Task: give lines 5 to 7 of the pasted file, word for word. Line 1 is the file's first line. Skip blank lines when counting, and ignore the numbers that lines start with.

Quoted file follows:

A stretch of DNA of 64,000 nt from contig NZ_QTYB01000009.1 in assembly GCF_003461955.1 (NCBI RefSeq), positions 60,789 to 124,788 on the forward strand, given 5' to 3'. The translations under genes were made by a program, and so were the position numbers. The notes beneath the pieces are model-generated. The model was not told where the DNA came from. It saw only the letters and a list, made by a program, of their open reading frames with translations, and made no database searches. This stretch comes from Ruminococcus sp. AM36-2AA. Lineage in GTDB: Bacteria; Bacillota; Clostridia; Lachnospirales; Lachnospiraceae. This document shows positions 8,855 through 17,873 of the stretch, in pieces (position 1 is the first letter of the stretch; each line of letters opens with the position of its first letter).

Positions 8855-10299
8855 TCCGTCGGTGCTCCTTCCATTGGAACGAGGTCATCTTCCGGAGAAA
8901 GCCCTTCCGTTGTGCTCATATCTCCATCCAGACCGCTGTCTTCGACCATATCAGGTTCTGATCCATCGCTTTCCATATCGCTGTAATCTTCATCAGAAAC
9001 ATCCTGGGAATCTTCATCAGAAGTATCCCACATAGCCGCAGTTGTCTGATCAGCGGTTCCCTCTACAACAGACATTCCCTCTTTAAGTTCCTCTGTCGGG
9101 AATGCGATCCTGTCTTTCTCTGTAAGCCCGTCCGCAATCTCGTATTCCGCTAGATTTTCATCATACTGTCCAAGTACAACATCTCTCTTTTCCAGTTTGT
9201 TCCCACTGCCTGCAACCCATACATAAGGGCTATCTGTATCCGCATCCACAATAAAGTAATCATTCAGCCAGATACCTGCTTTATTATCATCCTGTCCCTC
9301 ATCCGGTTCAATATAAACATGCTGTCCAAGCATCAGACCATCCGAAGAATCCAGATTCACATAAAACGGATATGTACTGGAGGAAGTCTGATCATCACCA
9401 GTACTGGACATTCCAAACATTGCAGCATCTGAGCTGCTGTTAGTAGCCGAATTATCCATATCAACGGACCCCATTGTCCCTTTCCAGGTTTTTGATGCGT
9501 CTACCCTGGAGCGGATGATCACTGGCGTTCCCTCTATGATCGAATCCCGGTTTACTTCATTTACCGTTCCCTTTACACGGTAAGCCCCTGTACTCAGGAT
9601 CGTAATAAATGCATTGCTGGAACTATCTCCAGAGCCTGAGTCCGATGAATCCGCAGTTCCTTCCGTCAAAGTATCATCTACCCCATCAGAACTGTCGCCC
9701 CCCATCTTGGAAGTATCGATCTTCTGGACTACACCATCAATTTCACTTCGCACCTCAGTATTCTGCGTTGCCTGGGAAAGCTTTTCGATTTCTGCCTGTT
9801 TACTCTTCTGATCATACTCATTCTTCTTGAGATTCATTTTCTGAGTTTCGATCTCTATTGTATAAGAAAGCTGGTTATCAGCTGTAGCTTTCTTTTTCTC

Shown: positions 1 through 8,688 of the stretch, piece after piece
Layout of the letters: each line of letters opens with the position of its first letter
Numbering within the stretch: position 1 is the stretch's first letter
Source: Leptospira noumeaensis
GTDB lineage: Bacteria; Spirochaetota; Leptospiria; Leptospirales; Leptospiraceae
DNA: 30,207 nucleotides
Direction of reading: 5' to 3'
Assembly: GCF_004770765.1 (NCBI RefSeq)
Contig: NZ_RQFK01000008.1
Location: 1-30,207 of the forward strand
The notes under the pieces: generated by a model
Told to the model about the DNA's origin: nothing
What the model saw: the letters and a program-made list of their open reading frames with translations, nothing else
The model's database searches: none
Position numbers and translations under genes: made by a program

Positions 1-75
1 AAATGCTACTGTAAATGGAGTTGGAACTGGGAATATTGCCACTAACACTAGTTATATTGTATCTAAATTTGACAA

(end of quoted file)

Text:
9001 ATCCTGGGAATCTTCATCAGAAGTATCCCACATAGCCGCAGTTGTCTGATCAGCGGTTCCCTCTACAACAGACATTCCCTCTTTAAGTTCCTCTGTCGGG
9101 AATGCGATCCTGTCTTTCTCTGTAAGCCCGTCCGCAATCTCGTATTCCGCTAGATTTTCATCATACTGTCCAAGTACAACATCTCTCTTTTCCAGTTTGT
9201 TCCCACTGCCTGCAACCCATACATAAGGGCTATCTGTATCCGCATCCACAATAAAGTAATCATTCAGCCAGATACCTGCTTTATTATCATCCTGTCCCTC